Jump to ContentJump to Main Navigation
Receptor and Ion-Channel TraffickingCell Biology of Ligand-Gated and Voltage-Sensitive Ion Channels$
Users without a subscription are not able to see the full content.

Stephen J. Moss and Jeremy Henley

Print publication date: 2002

Print ISBN-13: 9780192632241

Published to Oxford Scholarship Online: March 2012

DOI: 10.1093/acprof:oso/9780192632241.001.0001

Show Summary Details
Page of

PRINTED FROM OXFORD SCHOLARSHIP ONLINE (www.oxfordscholarship.com). (c) Copyright Oxford University Press, 2019. All Rights Reserved. An individual user may print out a PDF of a single chapter of a monograph in OSO for personal use. date: 15 September 2019

NMDA receptor targeting

NMDA receptor targeting

Chapter:
(p.156) Chapter 7 NMDA receptor targeting
Source:
Receptor and Ion-Channel Trafficking
Author(s):

Heike Hering

Morgan Sheng

Publisher:
Oxford University Press
DOI:10.1093/acprof:oso/9780192632241.003.0007

The N-methyl-d-aspartate (NMDA) class of ionotropic glutamate receptor has received special attention because it is critical for many forms of activity-dependent synaptic plasticity, some of which may underlie learning and memory in the brain. For instance, the blockade of NMDA receptors prevents long-term potention (LTP) in the hippocampus and impairs learning. NMDA receptor stimulation allows an influx of calcium ions into the postsynaptic cell and the activation of multiple intracellular signaling pathways. The signal transduction events initiated by NMDA receptor stimulation involve protein kinases, phosphatases, small GTPases and other enzymes, leading to changes in the cytoskeleton, membrane excitability, cell adhesion, transcription, and translation and other adaptive responses in the postsynaptic cell.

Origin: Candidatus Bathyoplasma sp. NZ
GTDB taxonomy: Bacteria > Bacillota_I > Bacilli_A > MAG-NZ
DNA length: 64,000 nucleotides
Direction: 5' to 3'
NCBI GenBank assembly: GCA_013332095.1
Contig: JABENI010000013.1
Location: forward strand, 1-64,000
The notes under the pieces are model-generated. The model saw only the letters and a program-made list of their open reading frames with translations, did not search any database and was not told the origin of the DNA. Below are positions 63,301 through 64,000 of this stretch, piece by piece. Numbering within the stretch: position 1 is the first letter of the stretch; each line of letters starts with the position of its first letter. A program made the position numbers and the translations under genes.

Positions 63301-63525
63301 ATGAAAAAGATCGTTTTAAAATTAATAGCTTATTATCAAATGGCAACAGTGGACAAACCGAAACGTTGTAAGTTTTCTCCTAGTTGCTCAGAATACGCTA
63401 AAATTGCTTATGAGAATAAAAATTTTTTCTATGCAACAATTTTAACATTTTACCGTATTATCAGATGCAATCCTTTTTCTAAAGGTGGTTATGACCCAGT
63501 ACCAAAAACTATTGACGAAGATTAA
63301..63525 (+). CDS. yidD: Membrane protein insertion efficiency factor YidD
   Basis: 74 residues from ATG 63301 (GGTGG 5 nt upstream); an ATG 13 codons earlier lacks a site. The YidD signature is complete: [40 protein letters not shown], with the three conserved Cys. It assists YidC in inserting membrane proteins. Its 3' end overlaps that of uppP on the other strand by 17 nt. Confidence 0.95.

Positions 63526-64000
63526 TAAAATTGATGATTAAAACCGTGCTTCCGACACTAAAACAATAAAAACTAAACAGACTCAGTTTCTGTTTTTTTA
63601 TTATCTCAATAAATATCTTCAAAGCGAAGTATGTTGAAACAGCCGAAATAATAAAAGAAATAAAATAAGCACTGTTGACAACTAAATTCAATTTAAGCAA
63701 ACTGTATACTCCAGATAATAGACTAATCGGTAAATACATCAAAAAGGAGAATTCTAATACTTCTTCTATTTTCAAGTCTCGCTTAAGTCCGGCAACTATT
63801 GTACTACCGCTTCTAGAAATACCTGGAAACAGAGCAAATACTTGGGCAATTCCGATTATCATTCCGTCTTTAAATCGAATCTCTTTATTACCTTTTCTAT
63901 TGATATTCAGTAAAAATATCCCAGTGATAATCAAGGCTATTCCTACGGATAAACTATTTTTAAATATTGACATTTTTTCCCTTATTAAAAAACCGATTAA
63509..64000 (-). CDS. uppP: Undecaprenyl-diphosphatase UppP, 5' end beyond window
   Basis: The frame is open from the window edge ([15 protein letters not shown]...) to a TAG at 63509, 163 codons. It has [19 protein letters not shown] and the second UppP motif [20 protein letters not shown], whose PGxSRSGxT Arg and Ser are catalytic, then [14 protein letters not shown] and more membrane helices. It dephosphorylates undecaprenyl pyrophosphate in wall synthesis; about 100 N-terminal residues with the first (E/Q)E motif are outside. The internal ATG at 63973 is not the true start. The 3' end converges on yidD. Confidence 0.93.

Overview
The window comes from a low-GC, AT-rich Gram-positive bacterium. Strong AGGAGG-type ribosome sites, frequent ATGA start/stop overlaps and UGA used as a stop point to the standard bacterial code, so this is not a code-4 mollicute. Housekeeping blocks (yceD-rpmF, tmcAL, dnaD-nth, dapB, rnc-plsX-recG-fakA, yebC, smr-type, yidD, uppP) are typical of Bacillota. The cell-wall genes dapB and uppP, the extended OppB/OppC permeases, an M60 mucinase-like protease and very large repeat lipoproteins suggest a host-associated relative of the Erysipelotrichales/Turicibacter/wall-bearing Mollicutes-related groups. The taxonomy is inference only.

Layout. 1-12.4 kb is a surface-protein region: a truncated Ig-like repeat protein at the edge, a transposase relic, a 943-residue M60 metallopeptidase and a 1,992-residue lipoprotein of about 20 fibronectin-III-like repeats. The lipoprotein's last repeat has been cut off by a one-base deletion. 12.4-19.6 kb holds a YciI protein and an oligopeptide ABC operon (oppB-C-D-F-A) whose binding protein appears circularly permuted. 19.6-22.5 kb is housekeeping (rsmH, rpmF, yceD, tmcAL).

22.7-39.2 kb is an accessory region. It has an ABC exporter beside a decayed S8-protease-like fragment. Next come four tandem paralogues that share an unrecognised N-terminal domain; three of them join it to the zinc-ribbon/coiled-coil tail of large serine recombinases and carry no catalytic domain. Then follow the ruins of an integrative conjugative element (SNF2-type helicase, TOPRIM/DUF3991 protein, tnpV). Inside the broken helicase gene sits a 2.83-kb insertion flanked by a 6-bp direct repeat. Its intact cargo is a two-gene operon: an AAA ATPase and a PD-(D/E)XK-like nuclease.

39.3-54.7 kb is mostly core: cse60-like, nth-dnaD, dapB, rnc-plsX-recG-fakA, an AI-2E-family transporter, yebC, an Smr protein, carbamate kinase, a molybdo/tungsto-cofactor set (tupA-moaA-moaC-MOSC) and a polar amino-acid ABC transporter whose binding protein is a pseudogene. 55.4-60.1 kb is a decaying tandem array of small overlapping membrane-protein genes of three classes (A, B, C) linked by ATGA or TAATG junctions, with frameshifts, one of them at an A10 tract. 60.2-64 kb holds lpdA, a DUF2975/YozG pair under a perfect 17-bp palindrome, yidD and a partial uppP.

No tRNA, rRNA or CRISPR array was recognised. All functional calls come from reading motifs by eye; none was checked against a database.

Keywords:   NMDA receptor, protein kinases, protein phosphatases, GTPases, synaptic plasticity, learning, memory, LTP, postsynaptic cell, intracellular signaling pathways

Oxford Scholarship Online requires a subscription or purchase to access the full text of books within the service. Public users can however freely search the site and view the abstracts and keywords for each book and chapter.

Please, subscribe or login to access full text content.

If you think you should have access to this title, please contact your librarian.

To troubleshoot, please check our FAQs , and if you can't find the answer there, please contact us .